Recently Karsten was diagnosed with vocal cord paralysis which is attributing to breathing issues. He has a swallow study coming up to ensure he is not aspirating food and other foreign particles into his lungs. He also has restricted blood flow to both lungs and it is very possible he is facing another open heart surgery to repair the restrictions. Despite all this little guy has been through, Karsten continues to show those around him to never give up hope and keep on fighting the good fight.
When Megan was a child, she received a doll for Christmas. She named her doll, Elise. Now Megan is a married mother of two and named her baby girl, Elise. Elise is my hero…
Please read her story told by her beautiful, amazing and brave mother:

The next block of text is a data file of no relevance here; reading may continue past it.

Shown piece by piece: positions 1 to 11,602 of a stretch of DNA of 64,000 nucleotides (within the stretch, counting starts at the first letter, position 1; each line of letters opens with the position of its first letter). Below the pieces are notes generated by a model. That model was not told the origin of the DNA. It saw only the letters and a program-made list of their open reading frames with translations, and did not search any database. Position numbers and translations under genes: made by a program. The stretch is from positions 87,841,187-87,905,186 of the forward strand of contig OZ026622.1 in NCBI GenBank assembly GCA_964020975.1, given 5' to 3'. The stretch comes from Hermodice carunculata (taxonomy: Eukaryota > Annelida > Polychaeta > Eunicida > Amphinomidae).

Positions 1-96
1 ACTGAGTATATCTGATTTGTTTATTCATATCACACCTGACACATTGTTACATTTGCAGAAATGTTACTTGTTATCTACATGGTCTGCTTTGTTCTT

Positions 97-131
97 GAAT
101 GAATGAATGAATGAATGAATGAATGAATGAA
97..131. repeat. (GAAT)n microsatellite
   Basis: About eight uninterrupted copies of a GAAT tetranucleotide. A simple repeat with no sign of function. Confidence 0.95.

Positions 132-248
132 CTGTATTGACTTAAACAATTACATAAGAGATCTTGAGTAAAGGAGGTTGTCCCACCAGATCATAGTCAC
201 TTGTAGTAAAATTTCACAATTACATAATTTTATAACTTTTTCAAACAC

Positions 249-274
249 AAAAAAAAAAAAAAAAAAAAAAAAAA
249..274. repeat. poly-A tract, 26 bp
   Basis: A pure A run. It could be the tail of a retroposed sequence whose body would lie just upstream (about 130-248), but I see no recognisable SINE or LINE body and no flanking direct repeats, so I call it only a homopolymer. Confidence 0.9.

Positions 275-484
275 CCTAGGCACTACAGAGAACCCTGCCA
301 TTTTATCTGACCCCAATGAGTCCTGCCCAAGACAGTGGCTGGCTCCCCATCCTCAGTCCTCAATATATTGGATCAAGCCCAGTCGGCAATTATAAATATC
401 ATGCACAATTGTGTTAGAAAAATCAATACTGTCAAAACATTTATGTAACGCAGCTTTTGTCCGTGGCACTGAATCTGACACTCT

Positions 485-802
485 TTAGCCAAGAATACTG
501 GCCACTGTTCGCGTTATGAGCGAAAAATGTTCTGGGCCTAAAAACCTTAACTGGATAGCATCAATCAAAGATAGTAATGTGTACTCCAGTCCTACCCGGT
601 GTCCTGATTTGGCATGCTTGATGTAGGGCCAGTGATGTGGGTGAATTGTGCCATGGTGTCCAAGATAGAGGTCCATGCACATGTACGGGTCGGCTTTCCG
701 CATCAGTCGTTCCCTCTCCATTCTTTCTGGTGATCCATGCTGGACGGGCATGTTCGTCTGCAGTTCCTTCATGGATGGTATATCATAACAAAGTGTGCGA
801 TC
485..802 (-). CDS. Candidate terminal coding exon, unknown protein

We found out we were pregnant with her very early on; it was mid July. We went for our 12 week ultrasound and honestly I only thought of it as an excuse to get to see our baby via ultrasound; neither one of us ever imagined that our lives would be turned completely upside down on that day and just what kind of a crazy ride our family was in for. I will never ever forget that ultrasound; there was a big bubble behind Elise’s neck and I asked the ultrasound tech if that was normal. She just sat there silently for a minute and then said the doctor would talk to us about everything. I knew something was wrong, and sure enough the doctor came in and started talking to us about chromosome anomalies such as Down Syndrome and other trisomies. We were terrified. They offered us a test called MaterniT21 that screened for trisomies and we had to wait a full two weeks for the results. We received a call back from the genetic counselor at st alphonsus maternal fetal medicine saying that our baby screened negative for all trisomies and that the test also determined it was a girl. We were over the moon and so relieved. I remember going out that very day and buying a whole bunch of baby girl clothes. I felt like I was on a cloud for about two more weeks until the next ultrasound. It was then that the doctor noticed a cyst in Elise’s brain which made her suspect a condition called Dandy Walker syndrome which ranges from mild to severe and impacts motor skill development. It was because of this new development that the genetic counselor decided to contact MaterniT21 and they then shared with her that although Elise screened negative for trisomies, they did notice what appeared to be a loss of material on chromosome 9 and a gain of material on chromosome 3. When I told my parents about this, my mom told me about a condition that apparently had been running in our family line for many years (which I had no idea about). I was shocked. It was because of this new information that we decided to have an amniocentesis to determine for certain whether Elise had unbalanced chromosomes as suspected. We waited another week and a half for those results, and I’ll never forget how my heart felt when I heard the genetic counselor tell me that my baby did indeed have unbalanced chromosomes…it was like whatever it was that suspended my heart was severed and it was free falling in my chest. It didn’t feel real. I remember those many nights waiting for test results…how hard I cried, and how I begged God to spare us of this. I also remember the several weeks after receiving confirmation of her diagnosis…I remember waking up in the morning, realizing that the hell I had been going through, the hell of the reality of our baby’s condition was not just a nightmare, but was real life. It felt like a nightmare in reverse…When you have a nightmare and then wake up to reality and are so relieved it isn’t true…I never wanted to wake up, because every time I woke up I had to leave the world of dreams where reality wasn’t true and get my body out of bed and re-live another day of this nightmare. I was convinced she wouldn’t live. I grieved for her, for that “healthy”, “normal” baby I was “supposed” to have. The doctors offered us termination more than once; each time we said absolutely no. This baby was ours, and regardless of her condition, she was already so fiercely loved. Nothing could make us not want her. So we held on. From what I’d heard from my mom and aunt, there had been many miscarriages in our family line, several stillbirths, and one baby born alive who all had this same unbalanced translocation of chromosomes 3 and 9. The one baby born alive lived for only two hours. She had a three chamber heart, and her spine was outside her body. Every new ultrasound for Elise, however, seemed to prove just what a tremendous miracle she really is. She did indeed have a mild variant of Dandy Walker (confirmed by in-utero MRI), and a missing corpus callosum, but other than that the ultrasound doctor was not able to see anything that would prevent her from living. However, there is a lot about her condition that they were not able to determine from ultrasounds, such as her brain function, underdeveloped airways, and cleft palate. Because she has an underdeveloped airway and no gag reflex, any episodes of acid reflux or throwing up could be the end for her. She also has periods of time where she simply stops breathing; I don’t know if it is her airways closing or a neurological issue. She just gets red in the face and nods her head back and forth like she is trying to breathe but can’t. Then suddenly she’ll gasp for air. The doctors also said that her body is retaining carbon dioxide because she cannot breathe properly. I can’t imagine not being able to breathe my whole life; it must be absolutely miserable. But she is a fighter. And we truly do believe this sweet girl is a miracle straight from the hands of God. Yes, she is not well, and yes, we only get to keep her for a short time. But the fact that her little heart is strong and her body is as intact as it is is truly a miracle. The fact that I didn’t even know if she would be born alive and now I get to hold her and kiss her any time I want…that’s a miracle. The fact that God has taken what so far has proven to be impossible (life with this condition) and made it possible…that is a miracle. We are so grateful to have her. Every day, every snuggle, every kiss is precious, because we just don’t know which day, snuggle, or kiss will be our last with her. She is so very loved, so absolutely cherished. I think back now on those nights I spent sobbing and begging God to let my baby “be okay”. She *is* okay. She is in His hands, and every day I thank Him for the time He is allowing us to have with her. She is exactly the person she was meant to be, and although I hate that she is not well, I love the fact that she is Elise, my one of a kind, designer-genes rockin’ precious baby girl, and I wouldn’t trade her or change her for anything in the world. How much she has taught us…how much she will continue to teach us. Thank you Kam for capturing images of this incredible little daughter of the Lord. Thank you for encapsulating these precious moments in beautiful photos that we will be able to look at many years from now and remember this beautiful soul who has brought us so much joy.